Newsletters on Blogs, Annoying or Open-minded?

Filed as Guides on August 21, 2008 2:00 am

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Oh my. David Peralty of XFEP is annoyed with e-mail newsletters that are just rehashes of the RSS feed. I publish one of those myself, and without the “special notes” David mentions, using Feedburner. David says:

You should be happy that I subscribe to your RSS feed rather than punish me by making me get the same information two different ways so that you look like you have twice as many subscribers.

Agreed, and some blogs most certainly push newsletters for no reason other than to pimp the subscriber count, like David reasons. However, there’s another thing to take into consideration. If you don’t push your e-mail newsletter, how will the RSS un-savvy of your readership subscribe to your blog?

The blogosphere tend to forget about those, the ones who doesn’t subscribe to 100+ RSS feeds, using Google Reader or Bloglines to keep it under control. There are a lot of people I have worked with over the years that just don’t want anything to do with RSS, which I’d say is because they haven’t seen the greatness of it all just yet, after all, they are journalists and researchers and it would definitely save them time subscribing to their sources via RSS. They should be the target audience of RSS feeds, but still some are opting out, unwilling to learn or just not interested in it, it doesn’t matter.

And then there’s the totally RSS ignorant crowd. They look at that button popping up everywhere, and they feel left out, and that in turn strengthens whatever negative feelings they might have for blogs in the first place. Most blogs doesn’t even tell the readership what that RSS icon is, how it works, how the reader could use it, they just slap it up there.

That same person probably subscribes to a few e-mail newsletters. That blog updates via e-mail signup form is a known functionality.

I’m pretty sure David Peralty knows that, his post is a rant after all, and they should be short and sharp. However, just so you don’t get it wrong: E-mail subscription offers are a great way to connect with the not so technical crowd.

You should take that opportunity, even if it just means that you’ll publish a RSS rehash with Feedburner.

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  1. By David posted on August 21, 2008 at 2:03 am
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    Yeah, it was short and to the point, but not as informational as this post, so kudos to you for that. I allow people to subscribe via e-mail as well rather than through an RSS reader, but recently a contest came up to which the winner will only be announced through the e-mail newsletter (which is mostly just an RSS distribution tool for the blog). I found that this was really just the blog owner trying to increase his RSS subscriber count through getting the same readers to subscribe both to his RSS in their readers, as well as using a contest to get them to sign up to his RSS e-mail newsletter. Shameful tactic to be sure.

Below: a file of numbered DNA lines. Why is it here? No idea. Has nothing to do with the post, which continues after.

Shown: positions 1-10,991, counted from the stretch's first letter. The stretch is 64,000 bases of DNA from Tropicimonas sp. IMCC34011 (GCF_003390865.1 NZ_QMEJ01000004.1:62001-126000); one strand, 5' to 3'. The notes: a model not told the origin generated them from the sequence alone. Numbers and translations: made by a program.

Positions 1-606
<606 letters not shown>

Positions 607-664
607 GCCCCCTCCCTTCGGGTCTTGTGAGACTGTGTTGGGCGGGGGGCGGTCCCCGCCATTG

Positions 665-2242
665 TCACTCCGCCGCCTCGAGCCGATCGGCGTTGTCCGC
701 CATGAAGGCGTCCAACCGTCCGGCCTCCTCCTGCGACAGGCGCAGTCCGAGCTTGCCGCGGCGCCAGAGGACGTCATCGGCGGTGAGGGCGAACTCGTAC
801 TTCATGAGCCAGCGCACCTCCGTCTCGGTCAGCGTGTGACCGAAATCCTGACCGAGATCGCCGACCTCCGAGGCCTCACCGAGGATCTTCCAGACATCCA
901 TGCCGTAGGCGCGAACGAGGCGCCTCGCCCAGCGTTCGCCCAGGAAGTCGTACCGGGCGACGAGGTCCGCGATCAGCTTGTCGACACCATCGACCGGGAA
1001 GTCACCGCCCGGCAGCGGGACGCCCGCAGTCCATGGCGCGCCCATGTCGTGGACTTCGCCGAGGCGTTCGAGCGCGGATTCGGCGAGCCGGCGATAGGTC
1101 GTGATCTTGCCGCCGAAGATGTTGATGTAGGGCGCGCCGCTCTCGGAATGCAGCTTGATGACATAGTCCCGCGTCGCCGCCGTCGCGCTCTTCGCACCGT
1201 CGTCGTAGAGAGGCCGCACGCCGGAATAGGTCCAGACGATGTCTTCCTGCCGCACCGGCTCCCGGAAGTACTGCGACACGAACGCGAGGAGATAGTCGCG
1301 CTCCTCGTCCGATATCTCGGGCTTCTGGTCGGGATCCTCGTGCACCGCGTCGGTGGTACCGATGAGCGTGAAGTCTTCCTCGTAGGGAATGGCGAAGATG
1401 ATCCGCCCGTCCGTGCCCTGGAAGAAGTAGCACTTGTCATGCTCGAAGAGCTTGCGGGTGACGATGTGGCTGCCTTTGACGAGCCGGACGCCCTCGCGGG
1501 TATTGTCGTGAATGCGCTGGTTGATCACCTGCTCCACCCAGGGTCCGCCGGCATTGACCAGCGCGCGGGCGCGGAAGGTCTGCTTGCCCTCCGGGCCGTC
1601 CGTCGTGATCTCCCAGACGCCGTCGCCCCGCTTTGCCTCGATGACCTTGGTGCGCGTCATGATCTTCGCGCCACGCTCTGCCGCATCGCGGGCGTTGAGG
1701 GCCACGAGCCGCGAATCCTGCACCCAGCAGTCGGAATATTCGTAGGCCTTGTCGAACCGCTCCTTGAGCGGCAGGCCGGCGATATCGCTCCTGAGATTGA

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  2. By Bryce posted on August 21, 2008 at 4:01 am
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    I think it’s a good idea to have e-mail as an additional subscription option for your blog’s feed – but creating an e-mail newsletter as a way of doing other marketing/content is silly – that’s what your blog’s for.

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  3. By Stephen Downes posted on August 21, 2008 at 5:11 am
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    I’ve had the RSS version since 1998 (Netscape Netcenter feed number 31) and the email newsletter since 2001. My experience is that the email crowd is very different from the RSS crowd (and that there has been, over the years, a constant migration from the email newlsetter to the RSS feed). I don’t do it to inflate numbers (I don’t even count the number of subscribers I have in RSS, I just guestimate from my Google Reader stats), I do it to offer convenient alternatievs to reader.

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  4. By Andre posted on August 23, 2008 at 5:35 am
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    Hey David, I just ran a contest on the hyperlocal site that I run where I announced the winner through the e-newsletter only and I’ll say that the main reason I did it was to thank the subscribers. We announced the contest on the site because we’d already promised them that we’d do so but in looking back, the folks that read the newsletter are the ones that would take the time to learn more about the cause, so if we did it again, we’d probably only announce it via the newsletter.

    Our newsletter is primarily a listing of some of our articles (though we do try to make sure there are things that either haven’t been covered on the site or starting next week, more in-depth commentary that will not be on the site). The newsletter has an RSS feed, but most of the folks that receive it are not accustomed to using RSS at all, hence why we do the newsletter. We must remember that while we know that someone can follow us 10 different ways, most folks only know how to follow us one or two ways at the most. I had someone say describe my site as a weekly e-newsletter. She apparently never goes to the site except for when she gets her newsletter and clicks on the links to the stories. Plus, we have no way of tracking those RSS numbers anyway, so they kind of just float out there.

    We knew we wouldn’t get any many more folks signing up for the newsletter (we got 4) but we did know that we’d most likely be able to thank a long-time subscriber for their support of the site. In the future we may run some of our contests through the newsletter only where the folks who read the blog only would have no idea a contest was going on.

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